Further complicating matters is that the state's deadline for filing to run for U.S. Senate comes just before the first 2016 presidential primary is expected to take place. If that schedule holds, Paul wouldn't have the option of seeing how he does in the early primaries before deciding on a Senate re-election bid.
True, Kentucky's law means Paul is theoretically eligible to run for president in other states, but he cannot appear as a senator and presidential candidate on the state's ballot. And although Paul has claimed in the past that he intends to run for re-election to the Senate, recent behavior clearly indicates that he is interested in the White House.
This is almost certainly why Paul has lobbied to have Kentucky lawmakers pass a measure that would allow him to run for president as a senator. He wants it both ways, to have something to fall back on in the event his campaign for the White House fails.
Paul came close to having it his way. The state's Republican-controlled Senate passed a fix that would have allowed him to run for both offices simultaneously, but it came up short thanks to the Democratic-controlled House.
With a possible legislative fix off the table until Kentucky lawmakers reconvene early next year, Paul must now look ahead and decide if he'd rather stay on serving the people of his state or whether he'd take his chances on a run for the Oval Office.
The problem for the Tea Party senator lies in the timeline to make his decision.
The deadline for filing in Kentucky is on the last Tuesday in January 2016. And as of now, no primary will be held earlier than Feb. 1, Raffi Williams, the Republican National Committee deputy press secretary, told the Washington Examiner.
Paul has to play it cool, because he doesn't want to throw away what's likely a very safe Senate seat that provides a significant platform for him to advance his brand of Republicanism. But in the meantime, the uncertainty created by Paul's situation would complicate his efforts to attract donors and endorsements away from GOP presidential opponents who are able to commit to seeing their presidential runs through until the end.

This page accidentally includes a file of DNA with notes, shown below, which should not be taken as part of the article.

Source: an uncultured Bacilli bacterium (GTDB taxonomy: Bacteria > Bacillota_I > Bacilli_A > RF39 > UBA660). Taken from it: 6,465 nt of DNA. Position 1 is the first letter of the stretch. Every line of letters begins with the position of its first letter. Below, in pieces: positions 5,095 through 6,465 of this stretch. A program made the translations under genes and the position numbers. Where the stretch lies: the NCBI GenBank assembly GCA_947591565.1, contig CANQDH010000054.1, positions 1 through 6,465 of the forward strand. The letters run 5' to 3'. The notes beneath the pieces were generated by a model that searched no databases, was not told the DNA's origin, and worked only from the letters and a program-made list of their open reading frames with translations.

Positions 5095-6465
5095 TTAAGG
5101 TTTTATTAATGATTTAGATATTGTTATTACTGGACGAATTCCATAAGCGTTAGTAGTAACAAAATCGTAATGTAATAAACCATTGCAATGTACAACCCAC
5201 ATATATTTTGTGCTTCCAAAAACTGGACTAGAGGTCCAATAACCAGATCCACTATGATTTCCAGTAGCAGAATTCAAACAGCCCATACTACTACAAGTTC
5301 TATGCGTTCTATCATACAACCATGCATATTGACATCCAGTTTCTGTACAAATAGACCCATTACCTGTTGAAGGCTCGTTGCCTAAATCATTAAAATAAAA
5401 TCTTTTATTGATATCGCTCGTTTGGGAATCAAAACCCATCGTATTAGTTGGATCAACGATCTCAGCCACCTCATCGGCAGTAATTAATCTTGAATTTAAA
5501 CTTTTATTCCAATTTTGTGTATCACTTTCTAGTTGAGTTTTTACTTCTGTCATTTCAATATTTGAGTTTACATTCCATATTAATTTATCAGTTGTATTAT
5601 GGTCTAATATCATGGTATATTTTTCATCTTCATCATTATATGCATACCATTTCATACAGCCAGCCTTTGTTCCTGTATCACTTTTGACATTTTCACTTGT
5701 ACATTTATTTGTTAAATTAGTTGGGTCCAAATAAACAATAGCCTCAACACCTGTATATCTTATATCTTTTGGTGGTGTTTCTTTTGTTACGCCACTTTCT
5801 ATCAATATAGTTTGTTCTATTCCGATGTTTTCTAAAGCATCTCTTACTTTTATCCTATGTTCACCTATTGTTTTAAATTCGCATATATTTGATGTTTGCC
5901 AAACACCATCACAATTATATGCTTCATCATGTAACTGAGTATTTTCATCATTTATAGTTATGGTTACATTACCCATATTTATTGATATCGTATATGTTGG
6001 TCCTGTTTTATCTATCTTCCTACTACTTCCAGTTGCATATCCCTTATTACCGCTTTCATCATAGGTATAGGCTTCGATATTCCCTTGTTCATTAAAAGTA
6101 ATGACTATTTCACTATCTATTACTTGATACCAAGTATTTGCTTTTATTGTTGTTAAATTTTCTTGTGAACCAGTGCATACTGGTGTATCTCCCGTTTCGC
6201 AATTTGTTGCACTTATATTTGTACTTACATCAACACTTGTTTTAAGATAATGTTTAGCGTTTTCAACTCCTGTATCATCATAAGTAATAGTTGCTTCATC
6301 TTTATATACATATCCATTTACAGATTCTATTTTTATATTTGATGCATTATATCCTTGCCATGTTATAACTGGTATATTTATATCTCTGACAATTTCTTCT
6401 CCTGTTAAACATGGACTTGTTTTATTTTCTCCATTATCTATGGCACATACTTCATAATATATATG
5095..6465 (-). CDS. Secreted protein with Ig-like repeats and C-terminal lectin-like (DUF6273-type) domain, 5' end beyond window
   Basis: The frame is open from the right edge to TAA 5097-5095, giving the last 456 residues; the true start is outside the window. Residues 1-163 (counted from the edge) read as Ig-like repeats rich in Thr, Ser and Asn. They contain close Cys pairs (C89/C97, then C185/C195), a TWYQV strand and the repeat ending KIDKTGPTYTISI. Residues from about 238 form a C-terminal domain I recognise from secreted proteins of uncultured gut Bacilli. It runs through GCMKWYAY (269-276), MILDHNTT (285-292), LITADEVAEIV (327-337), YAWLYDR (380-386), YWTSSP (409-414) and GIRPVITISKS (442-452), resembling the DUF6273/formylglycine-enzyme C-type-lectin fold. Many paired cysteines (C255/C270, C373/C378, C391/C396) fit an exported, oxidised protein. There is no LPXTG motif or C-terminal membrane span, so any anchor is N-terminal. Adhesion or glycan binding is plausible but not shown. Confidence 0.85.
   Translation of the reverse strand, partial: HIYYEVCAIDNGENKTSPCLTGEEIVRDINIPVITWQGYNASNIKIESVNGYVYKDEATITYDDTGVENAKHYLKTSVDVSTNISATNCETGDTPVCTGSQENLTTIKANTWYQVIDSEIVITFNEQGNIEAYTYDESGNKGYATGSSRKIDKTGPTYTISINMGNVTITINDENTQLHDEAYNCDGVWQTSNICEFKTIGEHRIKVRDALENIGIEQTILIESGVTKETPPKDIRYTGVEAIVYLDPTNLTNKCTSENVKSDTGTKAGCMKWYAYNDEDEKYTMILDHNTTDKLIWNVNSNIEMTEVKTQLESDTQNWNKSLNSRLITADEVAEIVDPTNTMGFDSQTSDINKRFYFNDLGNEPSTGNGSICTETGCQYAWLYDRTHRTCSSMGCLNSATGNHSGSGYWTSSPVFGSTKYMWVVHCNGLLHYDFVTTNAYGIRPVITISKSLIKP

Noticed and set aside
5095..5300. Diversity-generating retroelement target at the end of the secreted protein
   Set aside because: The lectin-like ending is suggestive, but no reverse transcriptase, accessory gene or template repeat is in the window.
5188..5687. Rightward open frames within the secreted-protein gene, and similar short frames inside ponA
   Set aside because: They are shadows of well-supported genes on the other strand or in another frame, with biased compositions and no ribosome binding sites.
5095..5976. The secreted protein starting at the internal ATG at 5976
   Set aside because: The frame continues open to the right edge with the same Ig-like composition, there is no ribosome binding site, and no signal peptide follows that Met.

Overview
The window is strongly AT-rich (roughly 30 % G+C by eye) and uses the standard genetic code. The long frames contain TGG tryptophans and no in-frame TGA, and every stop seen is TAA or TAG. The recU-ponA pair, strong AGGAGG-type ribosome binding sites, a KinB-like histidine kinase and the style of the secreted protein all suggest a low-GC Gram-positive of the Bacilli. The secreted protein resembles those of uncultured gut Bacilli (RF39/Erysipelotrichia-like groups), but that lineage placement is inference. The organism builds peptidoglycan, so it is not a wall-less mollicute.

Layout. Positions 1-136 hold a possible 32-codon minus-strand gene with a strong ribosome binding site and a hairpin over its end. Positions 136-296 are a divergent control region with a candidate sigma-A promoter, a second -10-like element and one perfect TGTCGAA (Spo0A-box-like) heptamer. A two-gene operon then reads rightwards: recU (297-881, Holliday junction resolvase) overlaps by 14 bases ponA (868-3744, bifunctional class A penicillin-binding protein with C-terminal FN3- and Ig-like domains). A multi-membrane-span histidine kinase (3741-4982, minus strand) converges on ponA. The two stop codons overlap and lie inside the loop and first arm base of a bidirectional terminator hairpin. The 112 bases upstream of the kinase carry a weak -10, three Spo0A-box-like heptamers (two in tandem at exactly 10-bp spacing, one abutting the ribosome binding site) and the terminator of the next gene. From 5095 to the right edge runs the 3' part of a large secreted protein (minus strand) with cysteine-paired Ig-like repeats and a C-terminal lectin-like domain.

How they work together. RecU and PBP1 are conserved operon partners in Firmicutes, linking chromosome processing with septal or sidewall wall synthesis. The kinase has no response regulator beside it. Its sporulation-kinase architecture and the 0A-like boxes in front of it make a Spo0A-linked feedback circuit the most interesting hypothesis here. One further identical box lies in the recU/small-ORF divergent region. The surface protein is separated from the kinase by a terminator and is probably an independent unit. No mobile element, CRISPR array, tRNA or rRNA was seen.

This isn't to say Paul has no shot at launching a successful White House bid even after holding off until the last minute, vacillating between keeping his Senate seat and making a play for the Oval Office.
This will make a campaign for the White House difficult, sure, but it can be done, GOP strategist Rick Wilson told the Examiner.
“It seems attractive to hold out 'above the fray,'” Wilson said, “but that sort of thing has become increasingly difficult in the modern era.”
“Also,” he added, “January is a long way off. A lot can happen between now and then to help Paul make up his mind. … what he may need to do until then is some heavy-duty nodding and winking."
Recall: George H.W. Bush won the White House after launching his campaign just before the primary, Wilson continued.
“Look, we've faced this problem in the past,” he added. “It can be done, but it will be difficult.”